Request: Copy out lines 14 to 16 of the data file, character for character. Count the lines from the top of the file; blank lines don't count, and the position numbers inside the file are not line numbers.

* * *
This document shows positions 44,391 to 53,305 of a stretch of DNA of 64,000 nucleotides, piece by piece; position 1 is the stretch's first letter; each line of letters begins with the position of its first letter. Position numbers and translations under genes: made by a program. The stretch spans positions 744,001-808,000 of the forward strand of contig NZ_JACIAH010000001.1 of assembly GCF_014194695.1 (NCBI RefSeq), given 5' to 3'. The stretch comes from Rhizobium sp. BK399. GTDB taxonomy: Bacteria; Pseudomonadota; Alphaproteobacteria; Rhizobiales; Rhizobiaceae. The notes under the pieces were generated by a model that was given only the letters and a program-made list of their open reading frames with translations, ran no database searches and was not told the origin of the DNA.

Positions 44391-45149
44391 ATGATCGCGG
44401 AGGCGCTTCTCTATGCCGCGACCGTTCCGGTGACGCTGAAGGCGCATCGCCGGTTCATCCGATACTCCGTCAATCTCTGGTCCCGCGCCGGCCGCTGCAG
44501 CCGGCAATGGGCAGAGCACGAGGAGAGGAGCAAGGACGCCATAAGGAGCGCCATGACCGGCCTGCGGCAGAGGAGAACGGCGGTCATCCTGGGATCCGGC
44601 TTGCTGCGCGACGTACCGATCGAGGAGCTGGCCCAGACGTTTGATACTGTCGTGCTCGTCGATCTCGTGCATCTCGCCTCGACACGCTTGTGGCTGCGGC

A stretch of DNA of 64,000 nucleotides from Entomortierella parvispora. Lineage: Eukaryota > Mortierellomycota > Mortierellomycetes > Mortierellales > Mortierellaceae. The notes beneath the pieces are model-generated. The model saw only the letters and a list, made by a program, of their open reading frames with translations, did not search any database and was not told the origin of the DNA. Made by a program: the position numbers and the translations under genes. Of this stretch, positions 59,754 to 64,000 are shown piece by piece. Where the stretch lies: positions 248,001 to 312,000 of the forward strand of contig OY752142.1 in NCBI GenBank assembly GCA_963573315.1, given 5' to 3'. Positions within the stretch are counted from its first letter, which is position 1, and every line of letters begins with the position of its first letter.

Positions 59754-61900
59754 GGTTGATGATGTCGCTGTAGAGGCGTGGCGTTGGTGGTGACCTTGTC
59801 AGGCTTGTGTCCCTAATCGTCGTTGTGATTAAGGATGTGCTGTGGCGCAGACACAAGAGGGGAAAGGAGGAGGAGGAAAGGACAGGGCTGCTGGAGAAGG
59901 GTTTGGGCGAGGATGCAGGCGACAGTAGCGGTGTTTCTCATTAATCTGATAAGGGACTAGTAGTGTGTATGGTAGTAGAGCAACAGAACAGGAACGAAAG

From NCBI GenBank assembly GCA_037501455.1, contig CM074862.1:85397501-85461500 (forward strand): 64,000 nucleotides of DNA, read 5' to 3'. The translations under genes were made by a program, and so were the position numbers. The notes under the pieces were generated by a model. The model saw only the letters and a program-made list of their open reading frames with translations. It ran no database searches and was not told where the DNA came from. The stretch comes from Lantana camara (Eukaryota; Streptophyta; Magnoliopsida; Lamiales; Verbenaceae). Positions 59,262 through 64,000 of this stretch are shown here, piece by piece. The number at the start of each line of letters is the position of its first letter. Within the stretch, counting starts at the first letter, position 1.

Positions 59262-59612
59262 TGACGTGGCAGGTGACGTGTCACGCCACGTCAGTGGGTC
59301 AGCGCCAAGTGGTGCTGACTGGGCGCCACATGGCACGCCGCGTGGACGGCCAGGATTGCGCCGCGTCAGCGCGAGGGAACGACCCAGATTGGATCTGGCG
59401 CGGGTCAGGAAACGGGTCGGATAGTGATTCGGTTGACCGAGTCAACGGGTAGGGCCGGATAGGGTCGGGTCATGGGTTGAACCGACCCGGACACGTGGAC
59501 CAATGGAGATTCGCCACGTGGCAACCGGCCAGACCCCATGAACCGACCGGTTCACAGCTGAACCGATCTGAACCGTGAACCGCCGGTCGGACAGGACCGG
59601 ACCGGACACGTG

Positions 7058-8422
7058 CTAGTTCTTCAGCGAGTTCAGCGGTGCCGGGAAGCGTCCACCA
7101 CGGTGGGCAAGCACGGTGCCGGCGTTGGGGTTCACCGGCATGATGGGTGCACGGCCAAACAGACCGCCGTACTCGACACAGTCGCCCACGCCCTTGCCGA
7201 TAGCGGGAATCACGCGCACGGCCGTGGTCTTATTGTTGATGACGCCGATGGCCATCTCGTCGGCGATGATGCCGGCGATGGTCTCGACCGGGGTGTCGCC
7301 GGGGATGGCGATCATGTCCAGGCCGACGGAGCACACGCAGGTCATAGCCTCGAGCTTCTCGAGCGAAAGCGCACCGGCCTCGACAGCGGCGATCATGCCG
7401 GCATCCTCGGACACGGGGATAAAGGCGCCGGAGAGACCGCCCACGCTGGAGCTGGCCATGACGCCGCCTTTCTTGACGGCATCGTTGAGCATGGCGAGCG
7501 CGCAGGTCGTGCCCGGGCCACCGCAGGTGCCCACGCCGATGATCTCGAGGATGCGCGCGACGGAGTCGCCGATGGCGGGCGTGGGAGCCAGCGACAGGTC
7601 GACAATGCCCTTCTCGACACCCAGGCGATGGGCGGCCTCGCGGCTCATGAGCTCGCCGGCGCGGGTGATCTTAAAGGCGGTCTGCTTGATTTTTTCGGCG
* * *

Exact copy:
59262 TGACGTGGCAGGTGACGTGTCACGCCACGTCAGTGGGTC
59301 AGCGCCAAGTGGTGCTGACTGGGCGCCACATGGCACGCCGCGTGGACGGCCAGGATTGCGCCGCGTCAGCGCGAGGGAACGACCCAGATTGGATCTGGCG
59401 CGGGTCAGGAAACGGGTCGGATAGTGATTCGGTTGACCGAGTCAACGGGTAGGGCCGGATAGGGTCGGGTCATGGGTTGAACCGACCCGGACACGTGGAC